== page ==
So many times on a shoot, I end up either neglecting my settings, compositional goals, and ideas because I get so involved in a conversation with my subject – or vice versa – I forget to interact with them because I am only thinking of my camera.
Larkin spoiled me.
He was so calm and relaxed about the whole situation, and was so very easy to carry on a conversation with that I never felt too rushed or that it mattered if I stopped shooting to chat. Or, as was the case more often, he never minded that I cut him off mid-sentence to tell him to hold a pose or to redo a look for me. The result of being so comfortable on the shoot was some images that I am genuinely excited about.
Thanks Larkin for your contribution to ON DECK and for being so damn pleasant.
After seeing images of Rick's bike from his trip to the One Moto Show in Portland, OR, I knew I wanted to see more. Having photographed him in his garage before, I knew it was as easy as a phone call to set it up. I love shoots like this, where it's as much about the shoot as it is hanging out, shooting the shit, and generally catching up with each other.
This bike is impressive. It started as a few tubes of steel and a chalk drawing on the garage floor. Many months (years?) later, after having bent tubes to make the frame, cut angles to get the fork perfect, rolled every inch of metal to make the tank, and I'm sure a few choice swear words, it was finished. And then, in 2017 Rick set a speed record at Bonneville at 69.258 MPH.
Back in December, I was lucky enough to find myself reunited with the fine folks from VidCon in order to photograph another one of their events. This time, it was the inaugural attempt at putting on a show focused on the world of podcasts. Appropriately titled PodCon, this event attracted 3000 people from all walks of life to the Washington State Convention Center in Seattle, WA to celebrate all things related to podcasting. As with VidCon, I love the energy, unique moments, freedom that each attendee has to be themselves, and the collective feeling of being part of something cool.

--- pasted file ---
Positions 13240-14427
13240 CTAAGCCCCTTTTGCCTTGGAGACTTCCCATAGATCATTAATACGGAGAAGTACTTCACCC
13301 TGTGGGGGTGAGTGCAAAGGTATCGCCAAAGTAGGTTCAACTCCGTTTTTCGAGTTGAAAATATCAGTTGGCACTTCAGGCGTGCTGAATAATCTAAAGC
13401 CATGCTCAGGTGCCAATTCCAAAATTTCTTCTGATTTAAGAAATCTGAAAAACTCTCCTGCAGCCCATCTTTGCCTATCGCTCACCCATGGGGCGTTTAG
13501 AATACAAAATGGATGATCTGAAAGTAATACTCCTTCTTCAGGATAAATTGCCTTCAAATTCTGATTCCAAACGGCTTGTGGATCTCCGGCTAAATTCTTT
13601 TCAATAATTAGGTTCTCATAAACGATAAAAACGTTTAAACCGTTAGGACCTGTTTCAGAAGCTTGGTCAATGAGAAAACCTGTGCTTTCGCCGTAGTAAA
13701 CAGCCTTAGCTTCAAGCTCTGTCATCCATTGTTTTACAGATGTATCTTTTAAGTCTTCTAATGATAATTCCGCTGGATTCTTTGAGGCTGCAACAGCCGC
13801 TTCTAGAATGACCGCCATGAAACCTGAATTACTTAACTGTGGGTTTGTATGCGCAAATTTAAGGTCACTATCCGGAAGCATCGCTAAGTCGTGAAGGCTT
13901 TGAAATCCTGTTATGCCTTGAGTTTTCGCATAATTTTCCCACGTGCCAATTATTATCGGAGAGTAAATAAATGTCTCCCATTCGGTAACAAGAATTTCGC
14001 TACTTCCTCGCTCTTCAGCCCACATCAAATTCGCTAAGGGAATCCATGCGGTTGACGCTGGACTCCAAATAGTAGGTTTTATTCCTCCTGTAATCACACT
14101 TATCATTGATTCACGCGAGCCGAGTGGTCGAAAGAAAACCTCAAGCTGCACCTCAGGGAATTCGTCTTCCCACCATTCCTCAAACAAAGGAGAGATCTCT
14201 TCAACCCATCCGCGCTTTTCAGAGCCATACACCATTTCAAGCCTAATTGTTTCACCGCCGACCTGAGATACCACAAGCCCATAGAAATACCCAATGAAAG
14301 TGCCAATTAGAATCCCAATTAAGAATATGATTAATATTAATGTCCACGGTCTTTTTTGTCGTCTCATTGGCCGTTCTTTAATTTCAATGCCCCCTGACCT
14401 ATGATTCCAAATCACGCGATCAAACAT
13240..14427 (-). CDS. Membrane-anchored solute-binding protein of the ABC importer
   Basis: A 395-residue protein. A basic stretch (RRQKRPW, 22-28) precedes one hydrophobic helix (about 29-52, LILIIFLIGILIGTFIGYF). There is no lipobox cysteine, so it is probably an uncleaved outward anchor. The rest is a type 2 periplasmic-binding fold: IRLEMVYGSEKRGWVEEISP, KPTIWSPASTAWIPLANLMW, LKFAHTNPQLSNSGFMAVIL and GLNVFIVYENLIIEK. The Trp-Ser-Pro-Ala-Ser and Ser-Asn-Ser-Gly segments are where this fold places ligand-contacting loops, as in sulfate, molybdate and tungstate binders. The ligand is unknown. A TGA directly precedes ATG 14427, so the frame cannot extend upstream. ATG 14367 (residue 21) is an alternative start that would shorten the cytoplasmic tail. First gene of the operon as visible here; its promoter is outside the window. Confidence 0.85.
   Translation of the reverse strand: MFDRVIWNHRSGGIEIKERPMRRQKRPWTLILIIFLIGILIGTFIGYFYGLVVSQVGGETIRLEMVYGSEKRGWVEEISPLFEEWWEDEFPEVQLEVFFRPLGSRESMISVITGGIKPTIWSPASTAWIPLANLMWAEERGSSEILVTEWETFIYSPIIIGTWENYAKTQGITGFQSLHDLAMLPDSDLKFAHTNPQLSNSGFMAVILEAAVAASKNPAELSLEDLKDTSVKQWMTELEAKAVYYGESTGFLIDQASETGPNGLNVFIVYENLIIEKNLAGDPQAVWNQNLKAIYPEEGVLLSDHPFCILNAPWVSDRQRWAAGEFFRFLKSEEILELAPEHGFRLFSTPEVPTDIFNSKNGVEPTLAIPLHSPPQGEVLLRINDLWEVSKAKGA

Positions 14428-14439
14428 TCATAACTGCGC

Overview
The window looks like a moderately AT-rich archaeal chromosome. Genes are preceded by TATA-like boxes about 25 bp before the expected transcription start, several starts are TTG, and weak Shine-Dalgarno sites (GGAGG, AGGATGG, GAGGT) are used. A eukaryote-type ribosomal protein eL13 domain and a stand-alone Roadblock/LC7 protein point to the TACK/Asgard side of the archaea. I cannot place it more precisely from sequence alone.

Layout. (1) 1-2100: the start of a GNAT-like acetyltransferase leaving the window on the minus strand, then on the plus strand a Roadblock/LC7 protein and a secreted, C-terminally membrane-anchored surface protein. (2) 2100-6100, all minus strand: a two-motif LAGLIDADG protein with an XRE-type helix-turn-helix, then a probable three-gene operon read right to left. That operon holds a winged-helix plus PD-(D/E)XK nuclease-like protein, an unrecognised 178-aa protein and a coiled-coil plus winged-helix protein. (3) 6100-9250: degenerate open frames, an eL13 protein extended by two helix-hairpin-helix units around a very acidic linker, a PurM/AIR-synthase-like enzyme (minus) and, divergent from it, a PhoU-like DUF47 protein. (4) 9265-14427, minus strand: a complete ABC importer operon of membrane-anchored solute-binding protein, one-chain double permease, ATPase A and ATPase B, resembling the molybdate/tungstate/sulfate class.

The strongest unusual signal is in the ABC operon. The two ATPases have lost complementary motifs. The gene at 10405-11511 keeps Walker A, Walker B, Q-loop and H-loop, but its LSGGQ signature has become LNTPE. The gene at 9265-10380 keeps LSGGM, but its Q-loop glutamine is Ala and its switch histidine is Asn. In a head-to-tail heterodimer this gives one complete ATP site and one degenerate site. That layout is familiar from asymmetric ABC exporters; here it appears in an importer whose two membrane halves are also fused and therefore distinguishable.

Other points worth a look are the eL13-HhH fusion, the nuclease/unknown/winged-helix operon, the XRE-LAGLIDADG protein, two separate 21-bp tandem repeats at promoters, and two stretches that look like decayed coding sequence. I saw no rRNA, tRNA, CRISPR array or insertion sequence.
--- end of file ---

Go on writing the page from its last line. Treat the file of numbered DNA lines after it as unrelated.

Check out some more images from PodCon in the gallery here.
No matter what circles you run in around Missoula, MT, you have most likely come across the name Smoke Elser. He has spent his life working as a backcountry guide and outfitter, is a staunch defender of wilderness, and has been on the receiving end of almost every award out there. The stats I keep coming back to that define Smoke the best are these:
- Add up all the nights he has slept on the ground, under the stars, sometimes in a makeshift tent ... it's over 22 years!
- He's racked up over well 60,000 miles on horseback.
Throughout 2017 I have been working on a promo video for the Montana Council of Boy Scouts that focuses on Smoke and his contribution to the things scouting stands for. Every time I walk into his barn near the doorstep of the Rattlesnake Wilderness, I have to pinch myself. Walls of saddles, horse bridles hanging over a workbench, antlers, tools, photos of special times in the backcountry. Really, it's more of a museum than a barn. As part of the video project, I recently had a quick photo shoot with Smoke. I love the images i captured and can't wait to see them as part of the BSA's annual ICL campaign.
After having my mind blown wide open after photographing VidCon 2016, I knew I had to do something with the images I created. But it wasn't until after VidCon 2017 that I was able to sit down and produce the kind of promotional piece I thought the experience deserved. It also gave me a fantastic excuse to try out Newspaper Club! I'm beyond stoked with these gems!
Stoked to finally be able to make a post like this one. I've been wanting a new run of promo cards for a looooong while now, but never got to cross it off my list. But once I finished shooting and editing the corn/braces photo with Sophie, I was so happy with how it turned out, I knew I had to get back on the promo card wagon. I'm glad I did. Not only was the design process fun, but having a tangible result to show for the efforts is always a huge plus.
Earlier this week I actually found myself on a press check at Alphagraphics in Missoula, scoping things out and nit picking colors on a run of cards for myself. I am fascinated by the working of a printing press and could stare it the sheets clicking their way through the machine all damn day long. The folks over at Alphagraphics, whom I have worked with a ton in my time at RMSP, couldn't be nicer. It's always equal parts business, catching up with each other, and laughing at something.